Gestalt psychology

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Gestalt psychology or gestaltism (German: Gestalt - "essence or shape of an entity's complete form") of the Berlin School is a theory of mind and brain positing that the operational principle of the brain is holistic, parallel, and analog, with self-organizing tendencies. The Gestalt effect is the form-generating capability of our senses, particularly with respect to the visual recognition of figures and whole forms instead of just a collection of simple lines and curves. In psychology, gestaltism is often opposed to structuralism and Wundt. The phrase "The whole is greater than the sum of the parts" is often used when explaining Gestalt theory.[1]

Contents

Origins

The concept of Gestalt was first introduced in contemporary philosophy and psychology by Christian von Ehrenfels (a member of the School of Brentano). The idea of Gestalt has its roots in theories by Johann Wolfgang von Goethe, Immanuel Kant, and Ernst Mach. Max Wertheimer's unique contribution was to insist that the "Gestalt" is perceptually primary, defining the parts of which it was composed, rather than being a secondary quality that emerges from those parts, as von Ehrenfels's earlier Gestalt-Qualität had been.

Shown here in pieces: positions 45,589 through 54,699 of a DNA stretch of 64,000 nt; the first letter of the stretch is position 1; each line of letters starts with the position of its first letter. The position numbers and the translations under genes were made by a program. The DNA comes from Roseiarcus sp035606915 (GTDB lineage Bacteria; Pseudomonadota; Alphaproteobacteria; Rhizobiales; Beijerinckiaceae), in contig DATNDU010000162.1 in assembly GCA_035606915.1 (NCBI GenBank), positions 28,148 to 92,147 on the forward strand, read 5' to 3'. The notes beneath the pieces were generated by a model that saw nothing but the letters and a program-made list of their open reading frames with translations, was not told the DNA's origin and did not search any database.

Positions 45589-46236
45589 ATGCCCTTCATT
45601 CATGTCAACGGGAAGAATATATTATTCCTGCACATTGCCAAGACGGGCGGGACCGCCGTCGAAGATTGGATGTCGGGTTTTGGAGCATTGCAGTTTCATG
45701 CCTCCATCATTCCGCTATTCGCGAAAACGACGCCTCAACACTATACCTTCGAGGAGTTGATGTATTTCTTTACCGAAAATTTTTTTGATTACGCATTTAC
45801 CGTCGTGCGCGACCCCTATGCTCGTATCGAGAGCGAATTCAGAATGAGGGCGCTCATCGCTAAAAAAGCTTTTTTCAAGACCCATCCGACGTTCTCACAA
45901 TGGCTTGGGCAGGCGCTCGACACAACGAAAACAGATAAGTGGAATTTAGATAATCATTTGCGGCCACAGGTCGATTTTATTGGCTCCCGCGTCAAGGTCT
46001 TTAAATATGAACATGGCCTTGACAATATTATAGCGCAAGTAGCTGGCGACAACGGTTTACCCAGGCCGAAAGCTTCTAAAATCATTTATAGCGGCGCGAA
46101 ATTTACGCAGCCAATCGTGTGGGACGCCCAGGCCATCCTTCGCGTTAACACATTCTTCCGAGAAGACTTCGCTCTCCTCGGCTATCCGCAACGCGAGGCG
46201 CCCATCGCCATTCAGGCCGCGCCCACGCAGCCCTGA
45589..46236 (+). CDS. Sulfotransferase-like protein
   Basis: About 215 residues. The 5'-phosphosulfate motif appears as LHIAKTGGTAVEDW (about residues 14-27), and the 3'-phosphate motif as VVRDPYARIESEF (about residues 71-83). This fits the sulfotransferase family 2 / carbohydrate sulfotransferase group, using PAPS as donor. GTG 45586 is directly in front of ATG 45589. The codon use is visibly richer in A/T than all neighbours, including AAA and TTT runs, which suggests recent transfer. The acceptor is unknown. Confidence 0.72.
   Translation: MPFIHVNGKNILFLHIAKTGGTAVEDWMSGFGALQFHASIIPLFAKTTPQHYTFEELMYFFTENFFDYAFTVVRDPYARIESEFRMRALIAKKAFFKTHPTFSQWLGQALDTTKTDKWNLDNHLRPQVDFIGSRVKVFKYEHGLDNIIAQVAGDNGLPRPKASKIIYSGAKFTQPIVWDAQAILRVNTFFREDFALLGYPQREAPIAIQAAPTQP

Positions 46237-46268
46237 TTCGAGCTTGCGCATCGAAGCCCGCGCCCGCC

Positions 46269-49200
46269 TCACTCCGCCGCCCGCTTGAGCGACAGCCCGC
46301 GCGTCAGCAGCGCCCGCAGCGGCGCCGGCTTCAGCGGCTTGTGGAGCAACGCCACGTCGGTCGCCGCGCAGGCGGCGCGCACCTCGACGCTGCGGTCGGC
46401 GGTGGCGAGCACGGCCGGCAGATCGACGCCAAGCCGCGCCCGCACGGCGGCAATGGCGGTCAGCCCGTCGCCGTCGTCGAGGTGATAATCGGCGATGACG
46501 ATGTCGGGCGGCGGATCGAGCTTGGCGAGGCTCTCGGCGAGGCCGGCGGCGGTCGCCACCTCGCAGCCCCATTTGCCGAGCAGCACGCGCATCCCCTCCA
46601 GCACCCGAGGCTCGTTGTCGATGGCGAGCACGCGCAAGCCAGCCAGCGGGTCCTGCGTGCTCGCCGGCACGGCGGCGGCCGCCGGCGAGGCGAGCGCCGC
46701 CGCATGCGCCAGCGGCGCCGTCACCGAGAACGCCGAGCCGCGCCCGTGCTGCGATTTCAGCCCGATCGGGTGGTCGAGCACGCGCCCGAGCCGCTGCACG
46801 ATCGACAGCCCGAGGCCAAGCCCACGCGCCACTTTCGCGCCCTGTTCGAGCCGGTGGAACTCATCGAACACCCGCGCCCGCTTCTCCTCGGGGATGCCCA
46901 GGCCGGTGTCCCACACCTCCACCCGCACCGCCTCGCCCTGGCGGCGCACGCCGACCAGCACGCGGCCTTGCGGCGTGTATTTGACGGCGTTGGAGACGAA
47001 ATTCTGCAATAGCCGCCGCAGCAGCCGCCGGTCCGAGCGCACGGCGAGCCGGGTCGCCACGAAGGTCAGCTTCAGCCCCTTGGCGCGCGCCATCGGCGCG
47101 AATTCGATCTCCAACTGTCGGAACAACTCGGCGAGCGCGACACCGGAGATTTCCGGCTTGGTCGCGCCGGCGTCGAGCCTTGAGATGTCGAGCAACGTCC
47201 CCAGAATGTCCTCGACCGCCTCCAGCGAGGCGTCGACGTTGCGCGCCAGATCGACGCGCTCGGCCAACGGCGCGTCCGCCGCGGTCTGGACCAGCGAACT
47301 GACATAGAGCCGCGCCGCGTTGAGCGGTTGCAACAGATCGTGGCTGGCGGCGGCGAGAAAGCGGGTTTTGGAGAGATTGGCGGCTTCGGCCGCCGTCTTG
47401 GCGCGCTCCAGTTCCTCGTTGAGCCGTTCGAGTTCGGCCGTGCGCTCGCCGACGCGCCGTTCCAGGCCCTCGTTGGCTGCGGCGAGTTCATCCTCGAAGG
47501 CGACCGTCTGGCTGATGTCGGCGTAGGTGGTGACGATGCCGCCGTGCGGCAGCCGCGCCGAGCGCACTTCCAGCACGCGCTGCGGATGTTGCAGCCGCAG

Both von Ehrenfels and Edmund Husserl seem to have been inspired by Mach's work Beiträge zur Analyse der Empfindungen (Contributions to the Analysis of the Sensations, 1886), in formulating their very similar concepts of Gestalt and Figural Moment, respectively.

Early 20th century theorists, such as Kurt Koffka, Max Wertheimer, and Wolfgang Köhler (students of Carl Stumpf) saw objects as perceived within an environment according to all of their elements taken together as a global construct. This 'gestalt' or 'whole form' approach sought to define principles of perception -- seemingly innate mental laws which determined the way in which objects were perceived. It is based on the here and now, and in the way you view things. It can be broken up into two: figure or ground, at first glance do you see the figure in front of you or the background?

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